Our political life is trapped in the old testament. We offer up our tithe to the state, to welfare, to war. The sword answers our unwillingness to give. Even love, when made into law, becomes violent.
We have yet to reach something equivalent to the new testament, in which the cup, once full, begins to run over.
Charity collected in fear will breed more fear. Real charity takes place when one offers a sacrifice with no concern as to whether or not it will be returned. One gives a bit of lamb's fat, food or clothing, a few coins or a large check, even the greatest sentiment. Trust is established when both parties can determine the perimeters of the reciprocity of their gift exchange (or even the lack thereof). Community is trust in action. Love, however, is the ultimate freedom. To love without the expectation of reciprocity is to be unbound. The sun offers up its sustenance, its warmth, its life-giving provision, and will burn itself up in this relentless charity.
The philosophy of nothingness deals heavy blows to the illusions of life, but it doesn't go nearly as far as the philosophy of bottomlessness. Man's set duration to expend energy is the ultimate modern myth. Our conception of tragedy is tied up with the limitations ingrained and measurable, not in man's physical body, but in the very spirit the secular world denies him. We believe in spirit more than we ever have before, however, like most religious residue found within the fatty deposits of secularism, it returns in an all new harried form. Man's spirit is, today, a fragile piece of utility. We fear exhaustion, psychological trauma, wounds, aging, loss, failure and lack of control. Life evades us even as we try to keep fragments of it from slipping away.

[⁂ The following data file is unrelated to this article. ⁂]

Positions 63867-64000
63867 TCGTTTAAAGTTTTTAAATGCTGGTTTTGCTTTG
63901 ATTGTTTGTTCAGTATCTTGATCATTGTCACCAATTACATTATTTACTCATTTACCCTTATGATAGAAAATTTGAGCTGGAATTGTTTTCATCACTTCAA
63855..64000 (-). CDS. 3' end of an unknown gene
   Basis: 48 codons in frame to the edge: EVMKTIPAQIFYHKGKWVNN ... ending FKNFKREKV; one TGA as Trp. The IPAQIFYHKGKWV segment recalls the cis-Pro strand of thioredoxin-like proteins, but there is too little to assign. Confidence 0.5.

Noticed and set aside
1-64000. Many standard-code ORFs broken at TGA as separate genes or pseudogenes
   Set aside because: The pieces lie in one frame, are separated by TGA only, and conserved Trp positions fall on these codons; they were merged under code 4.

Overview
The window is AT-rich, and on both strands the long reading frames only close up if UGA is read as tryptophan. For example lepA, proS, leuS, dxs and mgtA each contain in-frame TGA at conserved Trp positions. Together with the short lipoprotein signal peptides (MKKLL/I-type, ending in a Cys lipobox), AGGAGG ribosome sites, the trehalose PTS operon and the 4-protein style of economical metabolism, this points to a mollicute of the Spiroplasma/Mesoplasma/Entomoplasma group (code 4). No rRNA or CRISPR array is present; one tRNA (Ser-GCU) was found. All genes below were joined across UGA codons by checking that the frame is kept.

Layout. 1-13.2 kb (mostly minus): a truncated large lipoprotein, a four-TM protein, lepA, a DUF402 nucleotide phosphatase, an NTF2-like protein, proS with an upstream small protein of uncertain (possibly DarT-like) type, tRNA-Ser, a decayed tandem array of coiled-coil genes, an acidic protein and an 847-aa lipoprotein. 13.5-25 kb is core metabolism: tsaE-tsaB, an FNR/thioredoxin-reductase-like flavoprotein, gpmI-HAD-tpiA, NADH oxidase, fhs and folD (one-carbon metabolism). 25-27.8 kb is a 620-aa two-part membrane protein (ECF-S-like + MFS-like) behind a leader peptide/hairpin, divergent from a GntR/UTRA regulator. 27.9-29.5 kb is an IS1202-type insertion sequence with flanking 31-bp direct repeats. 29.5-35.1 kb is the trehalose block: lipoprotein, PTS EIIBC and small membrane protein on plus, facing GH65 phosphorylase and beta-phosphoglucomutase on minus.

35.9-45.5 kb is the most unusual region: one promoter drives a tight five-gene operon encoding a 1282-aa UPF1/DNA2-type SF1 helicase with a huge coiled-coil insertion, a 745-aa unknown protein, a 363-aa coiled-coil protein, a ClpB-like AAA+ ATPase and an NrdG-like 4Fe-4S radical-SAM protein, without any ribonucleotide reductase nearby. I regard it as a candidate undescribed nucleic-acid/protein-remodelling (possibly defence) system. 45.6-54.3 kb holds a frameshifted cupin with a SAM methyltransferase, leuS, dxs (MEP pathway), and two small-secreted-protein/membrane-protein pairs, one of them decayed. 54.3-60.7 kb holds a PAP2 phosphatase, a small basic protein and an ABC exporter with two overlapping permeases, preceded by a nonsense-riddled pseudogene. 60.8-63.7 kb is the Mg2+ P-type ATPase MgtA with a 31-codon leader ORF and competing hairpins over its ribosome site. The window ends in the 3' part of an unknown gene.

To be free, all of life must be seen, at once, as a free sacrifice and a gift. We give it away as it gives itself to us. We are freed when we stop treating life like a burden we must carry, but rather, a gift to be passed on to another. Love is an investment that may only eventuate in some distant day, long after one has expired. Its subtle workings act with time. It treats all of life as though every one of its smallest seeds will reach completion. Rilke recoiled in horror from love, for he knew how violent the faith that it requires is. To forgive love is to forgive an enormous audacity--the audacity to give the solitude of experience its total absolution; to form a mimetic community which transcends the limits of death.
Love performs an active function which, in the karmic doctrine, is only passive. The act performed out of love is a truly unfettered act, as it is performed for its own sake.